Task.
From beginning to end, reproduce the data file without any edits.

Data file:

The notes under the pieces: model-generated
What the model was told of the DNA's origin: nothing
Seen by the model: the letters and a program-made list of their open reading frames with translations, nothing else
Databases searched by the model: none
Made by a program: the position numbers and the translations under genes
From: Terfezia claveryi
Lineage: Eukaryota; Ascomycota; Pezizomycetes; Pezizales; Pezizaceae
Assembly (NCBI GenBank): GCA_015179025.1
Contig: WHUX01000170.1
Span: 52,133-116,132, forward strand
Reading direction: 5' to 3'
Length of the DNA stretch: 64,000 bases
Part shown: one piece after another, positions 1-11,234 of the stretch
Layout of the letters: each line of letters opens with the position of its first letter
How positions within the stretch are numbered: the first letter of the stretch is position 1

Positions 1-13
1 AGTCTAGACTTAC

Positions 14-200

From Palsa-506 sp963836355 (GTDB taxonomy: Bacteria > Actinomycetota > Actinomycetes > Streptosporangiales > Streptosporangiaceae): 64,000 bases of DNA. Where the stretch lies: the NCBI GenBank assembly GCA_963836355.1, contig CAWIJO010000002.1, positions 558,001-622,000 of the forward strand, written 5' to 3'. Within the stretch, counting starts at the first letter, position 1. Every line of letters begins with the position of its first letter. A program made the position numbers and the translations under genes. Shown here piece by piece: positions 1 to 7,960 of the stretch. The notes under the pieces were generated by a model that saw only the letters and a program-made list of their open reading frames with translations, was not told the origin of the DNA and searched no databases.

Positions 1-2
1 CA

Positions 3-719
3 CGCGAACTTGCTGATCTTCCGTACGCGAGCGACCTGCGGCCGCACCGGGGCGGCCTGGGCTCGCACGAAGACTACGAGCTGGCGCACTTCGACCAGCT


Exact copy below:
The notes under the pieces: model-generated
What the model was told of the DNA's origin: nothing
Seen by the model: the letters and a program-made list of their open reading frames with translations, nothing else
Databases searched by the model: none
Made by a program: the position numbers and the translations under genes
From: Terfezia claveryi
Lineage: Eukaryota; Ascomycota; Pezizomycetes; Pezizales; Pezizaceae
Assembly (NCBI GenBank): GCA_015179025.1
Contig: WHUX01000170.1
Span: 52,133-116,132, forward strand
Reading direction: 5' to 3'
Length of the DNA stretch: 64,000 bases
Part shown: one piece after another, positions 1-11,234 of the stretch
Layout of the letters: each line of letters opens with the position of its first letter
How positions within the stretch are numbered: the first letter of the stretch is position 1

Positions 1-13
1 AGTCTAGACTTAC

Positions 14-200

From Palsa-506 sp963836355 (GTDB taxonomy: Bacteria > Actinomycetota > Actinomycetes > Streptosporangiales > Streptosporangiaceae): 64,000 bases of DNA. Where the stretch lies: the NCBI GenBank assembly GCA_963836355.1, contig CAWIJO010000002.1, positions 558,001-622,000 of the forward strand, written 5' to 3'. Within the stretch, counting starts at the first letter, position 1. Every line of letters begins with the position of its first letter. A program made the position numbers and the translations under genes. Shown here piece by piece: positions 1 to 7,960 of the stretch. The notes under the pieces were generated by a model that saw only the letters and a program-made list of their open reading frames with translations, was not told the origin of the DNA and searched no databases.

Positions 1-2
1 CA

Positions 3-719
3 CGCGAACTTGCTGATCTTCCGTACGCGAGCGACCTGCGGCCGCACCGGGGCGGCCTGGGCTCGCACGAAGACTACGAGCTGGCGCACTTCGACCAGCT